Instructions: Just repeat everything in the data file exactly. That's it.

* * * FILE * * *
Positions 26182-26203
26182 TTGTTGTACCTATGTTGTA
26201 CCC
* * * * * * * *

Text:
Positions 26182-26203
26182 TTGTTGTACCTATGTTGTA
26201 CCC